- Did you know that there are some great heart-healthy benefits of pomegranates? Mindful Meals talks about this fascinating fruit.
- Here’s what your disinfectant is REALLY killing! By How We Flourish.
- Seriously, this is one of the best articles about raw milk that I’ve read in a long time. Check it out at Real Food Girl Unmodified.
- Why everyone should keep a healthy bowl of fruit on hand! By Deductive Seasoning.
- Would you like advice from all the experts about growing your own food? Sign up on Attainable Sustainable for the FREE Online Food Growing Summit – March 3-7, 2014.
- Here are 15 Real Food Budget Tips by Live Simply.
- 9 wonderful tips by Shalom Mama on slowing down and connecting as a family.
- Feeling overwhelmed by which coconut oil to choose? Coconut labels decoded at Five Little Homesteaders!
- Check out how to naturally clean a cutting board with one simple ingredient, at Live Simply. This is so cool!
- Totally agree with The Skinny Pear – here are her 5 reasons why junk food companies shouldn’t sponsor sporting events.
- Hayley of Health Starts in the Kitchen is doing a healthy kitchen tour series. This one is the kitchen of Russ from The Domestic Man. It’s so much fun to peek inside the kitchens of amazing food bloggers!
Natural Beauty Tips:
- What’s in YOUR skincare products? Visit Scratch Mommy to read about chemicals commonly found in products, and check out her organic skincare shop!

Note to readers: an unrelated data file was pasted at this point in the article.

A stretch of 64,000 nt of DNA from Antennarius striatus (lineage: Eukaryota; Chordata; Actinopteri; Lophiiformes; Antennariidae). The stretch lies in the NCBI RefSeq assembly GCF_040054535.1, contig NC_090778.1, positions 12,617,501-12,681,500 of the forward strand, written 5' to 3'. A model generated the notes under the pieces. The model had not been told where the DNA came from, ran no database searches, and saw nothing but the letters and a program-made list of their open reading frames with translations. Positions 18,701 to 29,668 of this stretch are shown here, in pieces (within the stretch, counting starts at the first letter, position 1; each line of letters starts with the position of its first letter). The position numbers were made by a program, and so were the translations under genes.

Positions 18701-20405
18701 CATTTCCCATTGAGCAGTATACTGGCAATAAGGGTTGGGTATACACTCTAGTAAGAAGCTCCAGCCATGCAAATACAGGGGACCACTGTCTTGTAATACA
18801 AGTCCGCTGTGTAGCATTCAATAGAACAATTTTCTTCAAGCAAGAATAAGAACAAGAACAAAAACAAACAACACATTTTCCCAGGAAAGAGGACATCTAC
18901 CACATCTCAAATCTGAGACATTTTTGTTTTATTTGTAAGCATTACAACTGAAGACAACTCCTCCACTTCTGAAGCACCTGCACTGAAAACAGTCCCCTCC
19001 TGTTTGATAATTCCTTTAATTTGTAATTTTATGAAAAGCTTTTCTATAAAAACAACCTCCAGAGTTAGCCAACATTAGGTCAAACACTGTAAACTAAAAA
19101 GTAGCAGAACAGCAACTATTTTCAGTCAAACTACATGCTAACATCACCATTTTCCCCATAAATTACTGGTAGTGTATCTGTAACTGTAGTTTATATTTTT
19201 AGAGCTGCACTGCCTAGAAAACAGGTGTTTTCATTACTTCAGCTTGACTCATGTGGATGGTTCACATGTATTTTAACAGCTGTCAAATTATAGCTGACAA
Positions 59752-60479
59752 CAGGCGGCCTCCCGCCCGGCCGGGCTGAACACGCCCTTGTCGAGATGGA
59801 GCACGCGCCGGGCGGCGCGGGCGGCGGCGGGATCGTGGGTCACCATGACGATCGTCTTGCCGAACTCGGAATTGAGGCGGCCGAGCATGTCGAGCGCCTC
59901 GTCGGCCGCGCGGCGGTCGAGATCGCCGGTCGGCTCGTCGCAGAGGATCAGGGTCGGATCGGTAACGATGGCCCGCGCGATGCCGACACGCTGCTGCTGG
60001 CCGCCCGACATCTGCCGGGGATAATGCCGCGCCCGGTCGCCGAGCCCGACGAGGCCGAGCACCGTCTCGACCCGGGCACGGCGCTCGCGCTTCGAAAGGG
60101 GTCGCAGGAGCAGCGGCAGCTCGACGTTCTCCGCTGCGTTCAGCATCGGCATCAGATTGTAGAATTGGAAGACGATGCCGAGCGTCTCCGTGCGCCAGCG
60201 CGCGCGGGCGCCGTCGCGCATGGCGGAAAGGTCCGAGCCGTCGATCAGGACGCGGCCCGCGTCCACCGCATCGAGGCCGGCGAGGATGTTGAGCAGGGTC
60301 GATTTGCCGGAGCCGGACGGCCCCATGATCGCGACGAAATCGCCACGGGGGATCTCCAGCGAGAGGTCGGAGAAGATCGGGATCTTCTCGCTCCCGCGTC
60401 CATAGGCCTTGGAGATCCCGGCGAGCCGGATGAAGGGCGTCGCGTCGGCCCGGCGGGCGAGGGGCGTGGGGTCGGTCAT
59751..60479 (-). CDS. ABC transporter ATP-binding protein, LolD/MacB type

- Here are the top 5 “no-poo” shampoo alternatives by Natural Family Today.
- This naturally healing DIY aftershave spray by Scratch Mommy sounds so nice and refreshing!
As you think back about February, what were some of your favorite highlights?
We’re in the process of starting most of our seeds indoors to give them a nice strong start before it’s time to transplant them in the garden. Giving your plants this important head start helps them really take off when they get planted outdoors, and gives you a better chance at a larger harvest. In our case, it’s just a little extra luck on our side since we’re pretty unfamiliar with the new growing zone we just moved into here in South Carolina. The fun part about starting seeds indoors? After planning and dreaming about your garden all winter, you finally get your hands dirty again and take yourself closer to summertime!
Which Seeds to Start Indoors, and When
Some seeds such as lettuce mixes, arugula, dill, rutabaga, carrots, parsnips, beets, cucumbers and peas like cooler weather conditions and are recommended to be planted directly into the ground as soon as the soil starts to warm up and is workable. Below are the seeds that we started indoors, with the recommended times to plant (before the last expected spring frost date.)
- Peppers – bell peppers and jalapeños (8 weeks before last frost)
- Broccoli (6-8 weeks)
- Tomatoes (6-8 weeks)
- Basil (4-6 weeks)